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Modern architecture houses

Cermak Plaza in Berwyn, IL has some wild and fun 50s-style outdoor sculptures, some of which move in the wind. Click here to take a virtual tour!

These mass produced structures are from France, built by architect Jean Maneval. They were made of six pieces easy to transport, put together with bolts. used for small office structures. Shown here in a French book entitled "Les années 60 d'Anne Bony". Click here for a pic of one of these structures used as a boat rental office. (source: Jean-Hughes, myoprico@infonie.fr)

"The floors on which you are walking, the gently sloping walls around you, and even the ceilings are made of plastics." This Monsanto house was a demo "house of the future" built by Mass. Institute of Technology (MIT) and Hamilton & Goody Architects. Unfortunately, this was destroyed around 1967.

The Kaufmann House by Richard Neutra, 1946.

Villa Spies (pronounced 'speece') a cliff-hanger home on an isolated coastline of an island called Toro in Sweden, designed by architect Staffan Berglund for Simon Spies, 1969. This spectacular home features a circular dining space which rises out of the ground, Gyro (Eero Aarnio) chairs on top of it. The home features sound-proofed walls, electric shutters, true shag pad floors, a heated outdoor swimming pool, and Joe Colombo chairs and Achille Castiglioni lamps. (source: Wallpaper Jan/Feb 98. Book about this house: "Villa Spies" by Mikael Askergren, published by Eriksson & Ronnefalk Förlag, Stockholm, Sweden, 1996)

Guggenheim Museum in NYC, designed by Frank Lloyd Wright, 1956-59. This concrete museum features a unique spiral ramping gallery.

Four photos of the Eames Case Study House for 1949 by Charles Eames, in Santa Monica, CA. This home was a prototype of a modern building, built of standard industrial components. All of the building elements were mass-produced. The walls are mostly steel and glass, with contrast provided by solid panels of red, white, or blue. The bedrooms open onto a mezzanine overlooking the high-ceilinged living room. (first two photos: Masters of Modern Architecture by John Peters, 1958)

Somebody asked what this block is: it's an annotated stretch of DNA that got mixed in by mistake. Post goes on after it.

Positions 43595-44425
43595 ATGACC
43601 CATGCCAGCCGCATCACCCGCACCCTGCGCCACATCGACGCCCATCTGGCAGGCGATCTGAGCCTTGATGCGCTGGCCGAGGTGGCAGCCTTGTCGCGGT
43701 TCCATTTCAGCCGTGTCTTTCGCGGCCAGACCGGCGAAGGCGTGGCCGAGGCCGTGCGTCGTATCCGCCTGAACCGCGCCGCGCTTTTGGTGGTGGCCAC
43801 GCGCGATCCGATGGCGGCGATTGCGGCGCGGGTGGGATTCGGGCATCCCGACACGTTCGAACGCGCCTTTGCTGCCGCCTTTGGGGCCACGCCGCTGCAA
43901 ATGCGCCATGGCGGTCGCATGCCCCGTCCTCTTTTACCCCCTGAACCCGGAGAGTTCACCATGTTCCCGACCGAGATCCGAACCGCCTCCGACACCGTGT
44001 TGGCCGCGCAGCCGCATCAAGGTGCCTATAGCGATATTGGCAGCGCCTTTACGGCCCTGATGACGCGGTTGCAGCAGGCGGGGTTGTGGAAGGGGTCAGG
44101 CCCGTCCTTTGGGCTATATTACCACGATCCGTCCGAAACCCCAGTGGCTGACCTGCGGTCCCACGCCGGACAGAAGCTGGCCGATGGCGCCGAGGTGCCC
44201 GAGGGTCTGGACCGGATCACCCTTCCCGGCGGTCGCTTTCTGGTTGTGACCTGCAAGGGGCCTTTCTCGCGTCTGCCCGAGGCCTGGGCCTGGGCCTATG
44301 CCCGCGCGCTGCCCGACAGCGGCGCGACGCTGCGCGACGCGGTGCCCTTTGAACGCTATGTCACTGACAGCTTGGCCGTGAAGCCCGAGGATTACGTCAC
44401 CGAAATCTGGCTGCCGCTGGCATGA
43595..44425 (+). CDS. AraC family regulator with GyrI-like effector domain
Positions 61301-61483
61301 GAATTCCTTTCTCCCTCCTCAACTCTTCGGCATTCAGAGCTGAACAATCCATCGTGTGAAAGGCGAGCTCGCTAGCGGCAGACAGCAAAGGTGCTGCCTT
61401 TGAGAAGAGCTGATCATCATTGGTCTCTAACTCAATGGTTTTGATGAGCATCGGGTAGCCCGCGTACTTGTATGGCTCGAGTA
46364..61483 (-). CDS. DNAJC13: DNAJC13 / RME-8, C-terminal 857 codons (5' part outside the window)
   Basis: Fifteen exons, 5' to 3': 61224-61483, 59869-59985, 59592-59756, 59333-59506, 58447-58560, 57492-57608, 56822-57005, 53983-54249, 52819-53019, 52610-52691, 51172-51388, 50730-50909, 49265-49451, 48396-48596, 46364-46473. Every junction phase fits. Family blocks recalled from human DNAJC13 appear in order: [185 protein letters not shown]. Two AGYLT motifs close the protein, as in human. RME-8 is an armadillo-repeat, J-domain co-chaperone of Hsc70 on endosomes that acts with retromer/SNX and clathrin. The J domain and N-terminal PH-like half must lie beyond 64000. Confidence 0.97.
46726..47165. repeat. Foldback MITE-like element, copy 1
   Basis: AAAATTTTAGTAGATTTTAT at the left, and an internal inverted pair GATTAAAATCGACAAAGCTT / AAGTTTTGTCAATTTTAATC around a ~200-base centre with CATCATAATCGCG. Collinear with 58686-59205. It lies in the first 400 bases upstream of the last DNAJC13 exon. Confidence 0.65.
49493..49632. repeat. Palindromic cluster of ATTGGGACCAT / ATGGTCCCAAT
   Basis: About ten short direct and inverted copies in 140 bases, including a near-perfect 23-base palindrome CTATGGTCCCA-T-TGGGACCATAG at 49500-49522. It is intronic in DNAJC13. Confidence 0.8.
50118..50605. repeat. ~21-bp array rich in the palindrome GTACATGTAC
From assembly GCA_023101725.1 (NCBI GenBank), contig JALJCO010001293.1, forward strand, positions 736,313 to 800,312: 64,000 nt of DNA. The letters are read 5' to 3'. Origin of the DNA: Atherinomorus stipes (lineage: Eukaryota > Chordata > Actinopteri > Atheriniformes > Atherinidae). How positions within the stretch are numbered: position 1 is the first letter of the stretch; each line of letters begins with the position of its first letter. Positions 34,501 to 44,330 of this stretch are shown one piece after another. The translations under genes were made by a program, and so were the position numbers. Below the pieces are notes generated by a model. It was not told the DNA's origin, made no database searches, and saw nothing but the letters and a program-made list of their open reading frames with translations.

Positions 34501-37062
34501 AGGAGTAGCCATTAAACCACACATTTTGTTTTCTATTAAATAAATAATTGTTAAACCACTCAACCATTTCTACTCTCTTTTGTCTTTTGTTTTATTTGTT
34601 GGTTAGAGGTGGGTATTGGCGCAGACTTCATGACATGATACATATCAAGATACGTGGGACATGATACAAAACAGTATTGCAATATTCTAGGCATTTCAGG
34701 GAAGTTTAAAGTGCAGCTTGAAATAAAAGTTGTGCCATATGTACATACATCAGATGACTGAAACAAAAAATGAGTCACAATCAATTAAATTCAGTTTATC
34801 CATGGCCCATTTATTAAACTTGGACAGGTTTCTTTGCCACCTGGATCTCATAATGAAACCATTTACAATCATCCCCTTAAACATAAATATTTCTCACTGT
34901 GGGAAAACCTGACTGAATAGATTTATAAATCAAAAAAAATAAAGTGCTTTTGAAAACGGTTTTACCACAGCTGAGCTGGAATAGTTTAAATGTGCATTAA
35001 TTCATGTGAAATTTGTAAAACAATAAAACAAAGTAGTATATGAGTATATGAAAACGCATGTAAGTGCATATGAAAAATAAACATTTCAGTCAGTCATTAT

Cantilevered modern home by Frank Lloyd Wright for Edward Kaufmann Sr. called Fallingwater, in Bear Run, Pennsylvania. actually from 1936 but way ahead of its time, a very modern home. Sitting over a waterfall deep in the Pennsylvania highlands, it seems to be an integral part of the landscape. Reinforced-concrete cantilever slabs hold the home over the stream and waterfall below. Suspended stairs lead from the living room to the stream. On the third level, terraces open from sleeping quarters. This photo is actually of a scale model

on display at the MOMA in NYC. an interesting display cause you can walk all around it and get a birds eye view of this great architectural work.

www.homecamp.com/modcom/menu.htm)

Thanksgiving Square in Dallas includes this Chapel of Thanksgiving, designed by Philip Johnson, opened in 1977. fabulous! Click here to go to the Thanksgiving Square home page for more info. but be sure to come back to my site!

Marina City Towers, in Chicago, IL. This multi-use development of reinforced concrete features two 61-story cylindrically shaped apartment towers rising from a platform that conceals amenities and a marina at the riverfront level. Each tower contains at its center a hollow, cylindrically shaped shear wall that rises the full height of the building and breaks out at its roof. Contained within this core are the elevators, fire stairs and support systems of the building (plumbing, electricity, trash chutes, utility rooms, etc.). Surrounding the core at each floor is a circular public corridor giving access to the apartments, which are wedged-shaped in plan. Baths and kitchens hug the narrow end of the apartments' plans, while living and bedroom areas expand outward toward the balconies. As built, the complex contained 896 apartments in the two towers, but condominium owners have sometimes converted several apartments into one.

(source: Michael, meyecul@aol.com)

This is the Crystal Chapel model by Bruce Goff. this chapel served as the inspiration for the Air Force Academy's chapel.

LAX Airport, the symbol of Modern Jet Age LA. houses a restaurant called Encounter! (pic source: Matt Hinrichs, cgm95@psn.net)

This promotional photo for the 1963 Chevrolet Corvette was taken in front of the incredible Encounter restaurant building at LAX airport in Los Angeles. This photo appears in the book Sixty Years of Chevrolet by George H. Dammann, 1972.

A visitor to my web page, Terry, wrote to me about this restaurant: "I grew up in LA and remember vividly when the airport and restaurant were built. In the mid to late sixties(?) I went there for lunch with my parents. My most vivid memory of that day was the waitresses (and they were waitresses back then). They had heavy makeup on with high beehive type hairdos, very tight, royal blue satiny short dresses, the highest spike heels you ever saw and each had a gold sash across their chest (think of Miss America). Funny I can't remember what the sash said on it but I think it was the name of the restaurant, which I also can't remember now. Anyway I thought you would appreciate my fun memory!" (source: Terry Lupton, TPLupton@aol.com)

Source: jetsetmodern.com
Category: Architecture

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